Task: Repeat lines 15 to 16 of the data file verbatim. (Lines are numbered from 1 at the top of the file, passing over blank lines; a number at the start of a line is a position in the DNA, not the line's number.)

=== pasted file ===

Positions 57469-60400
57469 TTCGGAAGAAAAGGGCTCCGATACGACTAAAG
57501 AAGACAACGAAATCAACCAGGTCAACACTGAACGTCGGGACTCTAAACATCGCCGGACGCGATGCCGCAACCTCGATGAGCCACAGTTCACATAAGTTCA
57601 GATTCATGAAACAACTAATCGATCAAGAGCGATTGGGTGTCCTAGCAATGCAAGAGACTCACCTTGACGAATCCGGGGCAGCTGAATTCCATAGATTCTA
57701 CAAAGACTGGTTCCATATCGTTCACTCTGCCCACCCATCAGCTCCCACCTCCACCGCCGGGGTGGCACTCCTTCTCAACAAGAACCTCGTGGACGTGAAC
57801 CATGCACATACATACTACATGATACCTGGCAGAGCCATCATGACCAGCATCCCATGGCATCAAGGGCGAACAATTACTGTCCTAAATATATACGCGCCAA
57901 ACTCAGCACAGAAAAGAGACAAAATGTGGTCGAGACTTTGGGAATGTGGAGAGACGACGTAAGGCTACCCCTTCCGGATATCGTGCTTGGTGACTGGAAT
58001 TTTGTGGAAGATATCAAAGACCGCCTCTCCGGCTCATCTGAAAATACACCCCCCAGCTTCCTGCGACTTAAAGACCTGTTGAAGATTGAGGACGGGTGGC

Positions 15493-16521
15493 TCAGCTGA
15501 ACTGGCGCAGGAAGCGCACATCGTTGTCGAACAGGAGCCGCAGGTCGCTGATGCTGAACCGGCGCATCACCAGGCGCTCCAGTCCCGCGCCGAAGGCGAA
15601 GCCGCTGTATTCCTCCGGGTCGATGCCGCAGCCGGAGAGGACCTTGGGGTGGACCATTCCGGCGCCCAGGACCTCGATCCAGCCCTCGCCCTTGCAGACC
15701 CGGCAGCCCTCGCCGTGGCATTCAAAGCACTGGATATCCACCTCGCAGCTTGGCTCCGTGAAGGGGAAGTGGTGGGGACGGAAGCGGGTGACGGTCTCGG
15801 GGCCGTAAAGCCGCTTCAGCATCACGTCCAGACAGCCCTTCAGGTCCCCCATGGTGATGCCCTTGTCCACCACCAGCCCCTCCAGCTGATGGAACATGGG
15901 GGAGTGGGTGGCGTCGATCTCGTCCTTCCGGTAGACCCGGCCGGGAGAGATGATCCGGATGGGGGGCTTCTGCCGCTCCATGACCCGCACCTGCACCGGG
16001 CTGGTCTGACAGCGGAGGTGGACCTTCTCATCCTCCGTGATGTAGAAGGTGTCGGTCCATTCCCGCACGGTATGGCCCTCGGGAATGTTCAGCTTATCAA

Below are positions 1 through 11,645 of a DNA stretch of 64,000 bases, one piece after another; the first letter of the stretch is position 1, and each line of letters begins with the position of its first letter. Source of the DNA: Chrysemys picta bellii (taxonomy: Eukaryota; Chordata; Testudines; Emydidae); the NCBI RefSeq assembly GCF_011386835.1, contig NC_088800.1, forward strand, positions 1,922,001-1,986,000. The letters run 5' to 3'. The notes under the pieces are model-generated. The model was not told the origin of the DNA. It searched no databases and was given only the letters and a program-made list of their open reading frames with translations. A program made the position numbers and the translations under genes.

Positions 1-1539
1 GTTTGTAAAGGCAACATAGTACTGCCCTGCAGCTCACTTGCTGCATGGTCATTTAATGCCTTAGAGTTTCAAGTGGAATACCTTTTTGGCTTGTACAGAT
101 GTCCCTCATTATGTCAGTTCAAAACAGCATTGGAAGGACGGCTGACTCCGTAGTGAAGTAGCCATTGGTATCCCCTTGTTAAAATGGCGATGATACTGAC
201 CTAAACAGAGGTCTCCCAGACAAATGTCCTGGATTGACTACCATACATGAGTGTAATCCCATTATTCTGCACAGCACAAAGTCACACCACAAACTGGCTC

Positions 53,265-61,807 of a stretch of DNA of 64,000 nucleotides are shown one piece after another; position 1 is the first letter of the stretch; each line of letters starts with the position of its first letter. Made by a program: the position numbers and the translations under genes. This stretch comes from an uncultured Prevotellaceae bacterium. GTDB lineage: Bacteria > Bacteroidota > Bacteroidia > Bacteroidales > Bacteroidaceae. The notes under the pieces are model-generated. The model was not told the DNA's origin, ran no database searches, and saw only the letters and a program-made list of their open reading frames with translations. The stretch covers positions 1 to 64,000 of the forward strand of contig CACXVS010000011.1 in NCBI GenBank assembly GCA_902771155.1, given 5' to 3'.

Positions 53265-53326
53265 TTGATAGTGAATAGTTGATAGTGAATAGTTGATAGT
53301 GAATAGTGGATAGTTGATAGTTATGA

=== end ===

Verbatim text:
15901 GGAGTGGGTGGCGTCGATCTCGTCCTTCCGGTAGACCCGGCCGGGAGAGATGATCCGGATGGGGGGCTTCTGCCGCTCCATGACCCGCACCTGCACCGGG
16001 CTGGTCTGACAGCGGAGGTGGACCTTCTCATCCTCCGTGATGTAGAAGGTGTCGGTCCATTCCCGCACGGTATGGCCCTCGGGAATGTTCAGCTTATCAA